X Is for Xanadu

The options for words beginning with X are so limited — even though X can stand for anything — that it’s tempting to go for a word that sounds like it begins with X: eXperience, eXpertise, eXpression, eXpurgate, eXcuses, and so on and on and on. Readers, I considered it.

On the brink of April, with the Blogging A to Z Challenge in mind, I had started an A-to-Z list in Onelook. At first there were several blank lines, but they filled in pretty quickly so by mid-month it looked like the screenshot at left. The options I actually decided to blog about are in bold.

With the end of the month, and the end of the alphabet, drawing relentlessly closer, eXperience and eXpertise were the best I could come up with.

Then, while I was out walking the other day, what should come to mind but Xanadu. (I’m not kidding about the power of walking, people — and when it’s eXacerbated by the power of deadlines you’re talking about potentially major magic.)

Once upon a time I knew most of Samuel Taylor Coleridge’s poem “Kubla Khan” by heart. The first five lines are as clear in my memory as ever, and the rest of it is so familiar as I reread it.

In Xanadu did Kubla Khan
A stately pleasure-dome decree:
Where Alph, the sacred river, ran
Through caverns measureless to man
    Down to a sunless sea. 

I also remember how fascinated I was by the imagery when I read it for the first time, in English class my senior year of high school. A history buff with a more than passing acquaintance with the Middle East, I knew that Kubla Khan was Genghis Khan’s grandson but that was about it. I went looking for more about the River Alph (which doesn’t exist in our world) and demon-lovers (which may or may not exist) and Mount Abora (which doesn’t exist, but Coleridge may have meant Mount Amara, which does) and, of course, Xanadu itself (Kubla Khan’s summer palace). And that got me to marveling at how the poet had created such a vivid picture of the forest, the chasm, the “mighty fountain,” while making it clear that this “sunny pleasure-dome with caves of ice” was a more than physical place.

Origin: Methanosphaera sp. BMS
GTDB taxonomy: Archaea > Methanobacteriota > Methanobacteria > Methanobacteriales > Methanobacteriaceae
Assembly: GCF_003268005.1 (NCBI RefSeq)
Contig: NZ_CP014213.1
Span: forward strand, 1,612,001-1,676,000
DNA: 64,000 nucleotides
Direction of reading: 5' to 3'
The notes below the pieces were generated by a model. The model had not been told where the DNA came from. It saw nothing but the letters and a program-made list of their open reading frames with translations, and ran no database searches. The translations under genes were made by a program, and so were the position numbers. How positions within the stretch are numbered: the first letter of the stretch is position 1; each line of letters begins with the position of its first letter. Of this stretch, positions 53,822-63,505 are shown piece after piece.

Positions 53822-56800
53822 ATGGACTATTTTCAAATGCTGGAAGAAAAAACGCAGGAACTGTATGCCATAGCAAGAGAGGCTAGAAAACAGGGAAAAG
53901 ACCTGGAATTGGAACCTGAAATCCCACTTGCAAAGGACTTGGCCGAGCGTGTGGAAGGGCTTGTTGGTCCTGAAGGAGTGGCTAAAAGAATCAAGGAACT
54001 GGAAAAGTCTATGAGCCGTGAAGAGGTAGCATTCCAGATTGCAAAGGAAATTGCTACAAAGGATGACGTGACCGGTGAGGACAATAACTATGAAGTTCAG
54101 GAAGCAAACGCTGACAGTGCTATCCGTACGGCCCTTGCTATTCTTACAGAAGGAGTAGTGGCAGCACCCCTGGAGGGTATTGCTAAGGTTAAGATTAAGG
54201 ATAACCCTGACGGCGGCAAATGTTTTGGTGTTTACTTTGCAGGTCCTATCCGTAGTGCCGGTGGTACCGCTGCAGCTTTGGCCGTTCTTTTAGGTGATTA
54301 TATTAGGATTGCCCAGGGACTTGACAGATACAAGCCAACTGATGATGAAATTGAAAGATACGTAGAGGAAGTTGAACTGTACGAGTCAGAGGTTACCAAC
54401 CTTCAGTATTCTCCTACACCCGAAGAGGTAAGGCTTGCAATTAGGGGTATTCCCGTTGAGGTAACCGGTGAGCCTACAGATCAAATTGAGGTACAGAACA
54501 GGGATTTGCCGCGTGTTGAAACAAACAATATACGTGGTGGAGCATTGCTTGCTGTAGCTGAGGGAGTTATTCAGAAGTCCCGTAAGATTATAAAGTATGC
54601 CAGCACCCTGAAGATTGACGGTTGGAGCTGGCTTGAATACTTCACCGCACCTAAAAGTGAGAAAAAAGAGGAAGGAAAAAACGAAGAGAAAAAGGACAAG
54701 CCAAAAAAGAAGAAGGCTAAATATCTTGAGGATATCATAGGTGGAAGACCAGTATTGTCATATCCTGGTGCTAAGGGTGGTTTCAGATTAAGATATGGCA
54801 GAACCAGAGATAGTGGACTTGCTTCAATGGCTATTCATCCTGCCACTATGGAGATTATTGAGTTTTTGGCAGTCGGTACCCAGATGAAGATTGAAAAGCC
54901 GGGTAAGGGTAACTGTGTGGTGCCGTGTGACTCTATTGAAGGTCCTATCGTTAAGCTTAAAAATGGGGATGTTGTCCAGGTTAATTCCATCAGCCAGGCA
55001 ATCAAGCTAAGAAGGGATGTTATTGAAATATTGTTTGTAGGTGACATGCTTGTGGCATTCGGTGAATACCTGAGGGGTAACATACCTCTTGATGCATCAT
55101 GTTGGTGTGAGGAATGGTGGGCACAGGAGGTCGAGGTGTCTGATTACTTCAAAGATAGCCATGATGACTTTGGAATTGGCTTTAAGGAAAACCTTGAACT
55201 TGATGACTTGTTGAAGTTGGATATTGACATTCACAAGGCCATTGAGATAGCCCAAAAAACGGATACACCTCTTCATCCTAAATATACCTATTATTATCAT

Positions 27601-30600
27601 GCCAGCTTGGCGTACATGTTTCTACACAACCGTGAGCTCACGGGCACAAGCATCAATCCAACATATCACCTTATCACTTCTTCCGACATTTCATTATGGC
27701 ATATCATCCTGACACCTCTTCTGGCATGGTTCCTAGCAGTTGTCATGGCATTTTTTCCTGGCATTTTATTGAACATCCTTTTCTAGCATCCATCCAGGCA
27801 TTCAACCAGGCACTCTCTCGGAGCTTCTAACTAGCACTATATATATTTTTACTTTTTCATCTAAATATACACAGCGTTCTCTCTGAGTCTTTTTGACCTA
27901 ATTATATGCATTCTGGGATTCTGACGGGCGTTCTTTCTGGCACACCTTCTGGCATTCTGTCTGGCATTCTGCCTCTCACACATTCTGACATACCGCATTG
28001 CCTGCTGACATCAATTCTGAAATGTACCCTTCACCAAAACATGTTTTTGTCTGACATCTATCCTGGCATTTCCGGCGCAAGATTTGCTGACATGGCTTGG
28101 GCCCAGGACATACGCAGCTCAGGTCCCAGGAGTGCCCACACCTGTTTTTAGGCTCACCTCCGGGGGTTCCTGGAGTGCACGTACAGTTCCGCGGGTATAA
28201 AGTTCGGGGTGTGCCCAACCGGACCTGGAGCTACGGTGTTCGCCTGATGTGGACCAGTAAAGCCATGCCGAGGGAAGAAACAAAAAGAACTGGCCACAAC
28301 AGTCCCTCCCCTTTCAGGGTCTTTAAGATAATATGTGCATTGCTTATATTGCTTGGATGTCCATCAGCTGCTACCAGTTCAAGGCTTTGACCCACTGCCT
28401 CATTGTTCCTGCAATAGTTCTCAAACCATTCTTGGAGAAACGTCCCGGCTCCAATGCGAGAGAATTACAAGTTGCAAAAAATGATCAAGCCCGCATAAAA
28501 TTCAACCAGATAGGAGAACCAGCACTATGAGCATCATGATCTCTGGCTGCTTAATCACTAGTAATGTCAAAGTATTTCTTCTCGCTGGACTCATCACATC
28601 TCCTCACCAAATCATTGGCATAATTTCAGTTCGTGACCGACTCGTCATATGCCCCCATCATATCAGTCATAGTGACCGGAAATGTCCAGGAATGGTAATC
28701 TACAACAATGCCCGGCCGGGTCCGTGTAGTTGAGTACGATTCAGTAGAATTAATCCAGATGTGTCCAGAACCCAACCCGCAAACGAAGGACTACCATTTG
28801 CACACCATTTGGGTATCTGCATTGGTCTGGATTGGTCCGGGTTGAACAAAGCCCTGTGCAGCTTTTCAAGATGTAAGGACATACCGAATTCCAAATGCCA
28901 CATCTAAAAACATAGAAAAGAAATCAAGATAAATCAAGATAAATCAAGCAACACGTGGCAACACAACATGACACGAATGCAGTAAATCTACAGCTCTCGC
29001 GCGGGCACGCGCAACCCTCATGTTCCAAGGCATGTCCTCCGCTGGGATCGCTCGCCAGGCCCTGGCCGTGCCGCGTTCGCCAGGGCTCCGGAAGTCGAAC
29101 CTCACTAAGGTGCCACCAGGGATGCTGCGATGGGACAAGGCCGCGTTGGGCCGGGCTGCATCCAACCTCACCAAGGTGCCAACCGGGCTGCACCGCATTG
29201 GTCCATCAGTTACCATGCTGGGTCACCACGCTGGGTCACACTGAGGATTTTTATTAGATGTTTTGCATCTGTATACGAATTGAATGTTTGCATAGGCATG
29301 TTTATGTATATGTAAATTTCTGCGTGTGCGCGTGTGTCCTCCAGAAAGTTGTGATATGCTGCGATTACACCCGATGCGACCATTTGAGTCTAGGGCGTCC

The vision, I learned, had come to Coleridge in a dream — some commentators thought he might have been under the influence of opium — so of course I also learned about the “person on business from Porlock” who famously interrupted the poet while he was transcribing his dream onto paper.

Was this person from Porlock real, or had Coleridge hit an internal wall, a failure of nerve or of imagination? We’ll never know, and in any case this Porlockian intruder has taken on a life of his own. We’ve all been interrupted at our creative labors by an infinite variety of Porlocks. Porlock may come in person, or by phone, or text, or email, or private message. We’ve all probably gone to the door or phone or computer when no one was there, maybe hoping that someone was?

For me “Kubla Khan” is complete as is. It may not represent Coleridge’s whole dream, just as he couldn’t “revive within” himself the “symphony and song” of that Abyssian maid and her dulcimer, but it doesn’t have to. How often does a poem, a story, an essay, a novel, do everything we hoped and imagined it would when we started? Rarely, at least in my experience. But we wrap it up, send it out — and go on to the next.

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